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Transplanting bone marrow stem cells from young mice into older mice found to slow development of Alzheimer's

Transplanting bone marrow stem cells from young mice into older mice found to slow development of Alzheimer's
Young BMT rescued the cognitive impairment of APP/PS1 mice. Credit: Science Advances (2024). DOI: 10.1126/sciadv.adl1123

A team of neurologists at Third Military Medical University, in China, has found that transplanting stem cells from the bone marrow of young mice into older mice led to a slowdown of the development of Alzheimer's disease.

In their study, published in the journal Science Advances, the group transplanted from the of young mice and into the bone marrow of aged Alzheimer's mouse models and then monitored them to observe differences in their prognosis.

Alzheimer's is a progressive neurodegenerative disease that reduces and ability over time. It is incurable, though many therapies can slow its progression and treat its symptoms.

In this new effort, the researchers noted that some prior research has shown a connection between the robustness of the immune system and the development of Alzheimer's disease, and that the can be revitalized by transplanting juvenile programmed to differentiate into peripheral immune cells. That led them to wonder if such transplants might slow the progression of Alzheimer's disease.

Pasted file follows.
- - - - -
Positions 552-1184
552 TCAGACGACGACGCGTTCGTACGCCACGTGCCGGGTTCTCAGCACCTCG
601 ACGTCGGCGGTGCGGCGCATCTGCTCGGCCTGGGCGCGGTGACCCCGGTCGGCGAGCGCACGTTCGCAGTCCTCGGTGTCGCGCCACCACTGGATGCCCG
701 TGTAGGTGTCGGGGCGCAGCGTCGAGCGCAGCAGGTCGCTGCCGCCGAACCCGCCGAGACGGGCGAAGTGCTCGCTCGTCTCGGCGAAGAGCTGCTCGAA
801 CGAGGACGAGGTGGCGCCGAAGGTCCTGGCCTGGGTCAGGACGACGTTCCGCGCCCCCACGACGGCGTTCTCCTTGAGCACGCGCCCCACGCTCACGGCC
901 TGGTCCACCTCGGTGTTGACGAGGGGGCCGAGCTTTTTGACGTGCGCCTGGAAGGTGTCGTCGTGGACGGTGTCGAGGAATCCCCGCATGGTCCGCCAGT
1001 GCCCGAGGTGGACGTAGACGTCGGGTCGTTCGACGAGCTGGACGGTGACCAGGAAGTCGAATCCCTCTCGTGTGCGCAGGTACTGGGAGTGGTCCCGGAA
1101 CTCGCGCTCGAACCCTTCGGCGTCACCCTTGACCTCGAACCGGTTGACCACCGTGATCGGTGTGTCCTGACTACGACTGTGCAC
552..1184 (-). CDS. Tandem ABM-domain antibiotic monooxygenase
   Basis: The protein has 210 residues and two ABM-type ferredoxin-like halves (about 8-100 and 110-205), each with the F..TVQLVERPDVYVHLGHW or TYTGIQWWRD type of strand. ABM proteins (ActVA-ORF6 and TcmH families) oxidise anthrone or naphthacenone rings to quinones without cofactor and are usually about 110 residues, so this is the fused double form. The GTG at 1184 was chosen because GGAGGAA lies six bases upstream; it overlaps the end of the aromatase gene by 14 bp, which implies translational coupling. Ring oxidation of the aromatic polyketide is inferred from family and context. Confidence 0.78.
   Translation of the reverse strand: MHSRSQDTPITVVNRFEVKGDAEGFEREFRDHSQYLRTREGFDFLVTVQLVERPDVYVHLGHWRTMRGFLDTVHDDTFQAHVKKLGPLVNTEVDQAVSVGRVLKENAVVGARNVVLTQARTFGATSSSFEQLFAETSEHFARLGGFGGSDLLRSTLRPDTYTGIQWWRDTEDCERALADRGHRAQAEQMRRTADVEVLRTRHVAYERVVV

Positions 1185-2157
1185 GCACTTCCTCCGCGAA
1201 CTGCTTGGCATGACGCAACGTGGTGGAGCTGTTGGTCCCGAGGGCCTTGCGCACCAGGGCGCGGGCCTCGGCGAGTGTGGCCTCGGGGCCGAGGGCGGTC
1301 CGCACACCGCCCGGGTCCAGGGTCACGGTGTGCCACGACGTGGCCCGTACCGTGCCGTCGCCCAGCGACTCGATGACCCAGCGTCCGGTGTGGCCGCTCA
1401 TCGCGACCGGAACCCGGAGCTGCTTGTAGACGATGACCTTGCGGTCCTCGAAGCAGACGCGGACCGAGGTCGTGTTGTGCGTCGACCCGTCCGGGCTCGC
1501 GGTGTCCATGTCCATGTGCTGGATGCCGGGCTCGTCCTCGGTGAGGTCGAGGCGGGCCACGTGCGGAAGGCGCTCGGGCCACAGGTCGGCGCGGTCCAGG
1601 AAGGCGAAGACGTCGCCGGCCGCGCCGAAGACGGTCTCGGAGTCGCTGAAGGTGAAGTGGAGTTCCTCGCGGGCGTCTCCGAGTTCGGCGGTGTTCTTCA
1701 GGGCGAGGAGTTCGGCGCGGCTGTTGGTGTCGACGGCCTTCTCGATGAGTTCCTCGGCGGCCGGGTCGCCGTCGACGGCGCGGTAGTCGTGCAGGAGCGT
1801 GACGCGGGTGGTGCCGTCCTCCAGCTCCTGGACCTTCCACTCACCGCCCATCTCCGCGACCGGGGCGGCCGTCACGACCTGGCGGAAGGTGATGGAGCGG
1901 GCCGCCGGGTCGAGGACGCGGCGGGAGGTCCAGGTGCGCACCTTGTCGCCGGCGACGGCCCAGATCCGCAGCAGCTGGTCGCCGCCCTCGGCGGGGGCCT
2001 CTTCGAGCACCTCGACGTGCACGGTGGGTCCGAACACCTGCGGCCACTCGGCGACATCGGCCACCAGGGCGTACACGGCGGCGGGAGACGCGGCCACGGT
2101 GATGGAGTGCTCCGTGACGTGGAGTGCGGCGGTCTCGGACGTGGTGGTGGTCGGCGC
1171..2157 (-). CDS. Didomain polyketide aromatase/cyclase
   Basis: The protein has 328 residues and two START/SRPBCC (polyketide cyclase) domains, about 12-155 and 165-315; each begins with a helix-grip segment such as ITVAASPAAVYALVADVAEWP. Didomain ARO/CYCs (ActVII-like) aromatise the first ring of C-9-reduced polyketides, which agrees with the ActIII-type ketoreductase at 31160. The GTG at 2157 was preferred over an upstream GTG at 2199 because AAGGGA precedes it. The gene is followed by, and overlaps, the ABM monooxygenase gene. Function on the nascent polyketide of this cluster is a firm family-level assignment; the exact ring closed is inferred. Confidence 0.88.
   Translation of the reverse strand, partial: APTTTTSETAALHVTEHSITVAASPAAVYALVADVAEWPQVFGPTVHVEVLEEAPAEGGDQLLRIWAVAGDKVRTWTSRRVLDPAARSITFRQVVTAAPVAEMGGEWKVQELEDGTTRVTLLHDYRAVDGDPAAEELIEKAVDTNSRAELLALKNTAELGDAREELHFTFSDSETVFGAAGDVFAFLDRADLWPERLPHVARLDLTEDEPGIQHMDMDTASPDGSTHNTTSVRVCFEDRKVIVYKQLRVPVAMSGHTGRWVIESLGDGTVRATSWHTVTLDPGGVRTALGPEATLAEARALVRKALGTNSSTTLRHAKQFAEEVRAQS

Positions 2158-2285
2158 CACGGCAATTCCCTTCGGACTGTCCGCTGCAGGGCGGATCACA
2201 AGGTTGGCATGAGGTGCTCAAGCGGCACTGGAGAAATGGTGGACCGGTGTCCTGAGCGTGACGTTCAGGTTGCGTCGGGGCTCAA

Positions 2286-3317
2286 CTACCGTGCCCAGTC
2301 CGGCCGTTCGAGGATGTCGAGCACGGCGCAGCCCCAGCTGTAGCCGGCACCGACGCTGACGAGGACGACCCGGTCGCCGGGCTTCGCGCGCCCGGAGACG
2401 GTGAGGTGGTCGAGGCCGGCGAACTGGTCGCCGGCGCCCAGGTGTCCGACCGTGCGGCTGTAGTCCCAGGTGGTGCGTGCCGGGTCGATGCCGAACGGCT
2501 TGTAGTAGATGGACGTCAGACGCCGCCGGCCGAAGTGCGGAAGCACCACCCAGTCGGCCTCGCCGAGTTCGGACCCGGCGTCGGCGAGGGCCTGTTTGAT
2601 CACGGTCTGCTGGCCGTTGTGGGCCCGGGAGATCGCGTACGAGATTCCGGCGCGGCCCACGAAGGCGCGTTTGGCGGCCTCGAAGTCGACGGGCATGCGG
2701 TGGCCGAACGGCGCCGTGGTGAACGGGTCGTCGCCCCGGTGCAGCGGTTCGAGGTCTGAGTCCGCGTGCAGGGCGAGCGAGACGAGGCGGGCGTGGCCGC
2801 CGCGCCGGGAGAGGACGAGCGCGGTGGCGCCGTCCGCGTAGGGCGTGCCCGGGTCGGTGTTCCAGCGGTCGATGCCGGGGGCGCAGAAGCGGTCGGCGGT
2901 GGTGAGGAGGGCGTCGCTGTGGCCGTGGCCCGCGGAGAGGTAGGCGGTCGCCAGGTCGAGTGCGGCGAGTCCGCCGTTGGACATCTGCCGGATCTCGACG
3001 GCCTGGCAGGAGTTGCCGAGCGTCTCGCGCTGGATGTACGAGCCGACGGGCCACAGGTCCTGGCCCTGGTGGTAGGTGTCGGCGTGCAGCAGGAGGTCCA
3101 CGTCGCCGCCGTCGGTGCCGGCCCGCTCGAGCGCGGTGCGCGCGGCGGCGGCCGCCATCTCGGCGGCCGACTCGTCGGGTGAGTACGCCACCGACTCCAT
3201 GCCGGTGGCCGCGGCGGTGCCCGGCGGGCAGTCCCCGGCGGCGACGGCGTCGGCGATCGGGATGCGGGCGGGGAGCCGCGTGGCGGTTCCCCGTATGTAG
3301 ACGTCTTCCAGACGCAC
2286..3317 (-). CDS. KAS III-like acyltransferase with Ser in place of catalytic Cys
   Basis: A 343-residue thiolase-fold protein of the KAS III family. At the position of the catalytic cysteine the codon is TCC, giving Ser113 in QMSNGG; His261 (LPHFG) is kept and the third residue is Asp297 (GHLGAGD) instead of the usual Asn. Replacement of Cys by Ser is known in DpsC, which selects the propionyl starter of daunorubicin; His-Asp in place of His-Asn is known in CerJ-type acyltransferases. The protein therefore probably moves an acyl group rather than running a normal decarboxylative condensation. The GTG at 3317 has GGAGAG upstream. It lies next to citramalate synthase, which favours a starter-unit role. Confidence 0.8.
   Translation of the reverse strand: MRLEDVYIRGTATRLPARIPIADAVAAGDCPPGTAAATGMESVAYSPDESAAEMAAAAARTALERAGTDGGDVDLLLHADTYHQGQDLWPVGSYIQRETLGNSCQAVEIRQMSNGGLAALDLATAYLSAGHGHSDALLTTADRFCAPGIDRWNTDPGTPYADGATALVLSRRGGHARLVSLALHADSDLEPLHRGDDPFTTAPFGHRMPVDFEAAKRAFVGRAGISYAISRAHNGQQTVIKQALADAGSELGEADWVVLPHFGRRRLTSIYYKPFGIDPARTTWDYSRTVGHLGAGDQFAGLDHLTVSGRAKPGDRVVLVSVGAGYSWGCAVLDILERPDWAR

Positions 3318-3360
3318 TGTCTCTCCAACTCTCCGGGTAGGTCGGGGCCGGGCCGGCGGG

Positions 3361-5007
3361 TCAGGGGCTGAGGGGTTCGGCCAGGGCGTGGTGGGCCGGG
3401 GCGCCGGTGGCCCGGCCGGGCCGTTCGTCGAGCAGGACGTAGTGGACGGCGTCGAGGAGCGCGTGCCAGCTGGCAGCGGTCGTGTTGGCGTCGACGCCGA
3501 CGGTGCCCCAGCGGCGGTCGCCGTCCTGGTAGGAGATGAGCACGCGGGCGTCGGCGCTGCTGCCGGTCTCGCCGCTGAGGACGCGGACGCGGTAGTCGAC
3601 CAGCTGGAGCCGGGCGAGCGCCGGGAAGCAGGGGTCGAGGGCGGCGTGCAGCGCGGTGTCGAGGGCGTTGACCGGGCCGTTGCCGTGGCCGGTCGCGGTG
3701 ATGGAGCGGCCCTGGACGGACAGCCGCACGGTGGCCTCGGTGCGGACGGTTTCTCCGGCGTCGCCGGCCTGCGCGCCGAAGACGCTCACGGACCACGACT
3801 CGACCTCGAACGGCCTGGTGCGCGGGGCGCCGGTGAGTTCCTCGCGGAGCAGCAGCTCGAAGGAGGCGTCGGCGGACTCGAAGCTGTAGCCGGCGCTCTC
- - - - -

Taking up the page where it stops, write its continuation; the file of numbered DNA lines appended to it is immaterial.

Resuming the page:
To find out, they removed hematopoietic stem cells from several young (two-month-old) mice, and injected them into the bone marrow of several older (nine-month-old) mice that had been bred to express Alzheimer's-type symptoms.

In monitoring the mice that had received the injections, the researchers found a drop in amyloid β in both their brains and plasma. They also noted decreases in cerebral plaque and improvements in their . Mice in a control group who received similar transplants from older mice experienced no improvements.

The research team also found that genes associated with expression of proteins in Alzheimer's mouse models were downgraded, suggesting that the factors leading to the disease were also slowed. Their work suggests that such transplants may prove to be an effective therapy for treatment of Alzheimer's disease in humans.

More information: Pu-Yang Sun et al, Rejuvenation of peripheral immune cells attenuates Alzheimer's disease-like pathologies and behavioral deficits in a mouse model, Science Advances (2024). DOI: 10.1126/sciadv.adl1123

Journal information: Science Advances

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Citation: Transplanting bone marrow stem cells from young mice into older mice found to slow development of Alzheimer's (2024, June 13) retrieved 17 July 2024 from https://medicalxpress.com/news/2024-06-transplanting-bone-marrow-stem-cells.html
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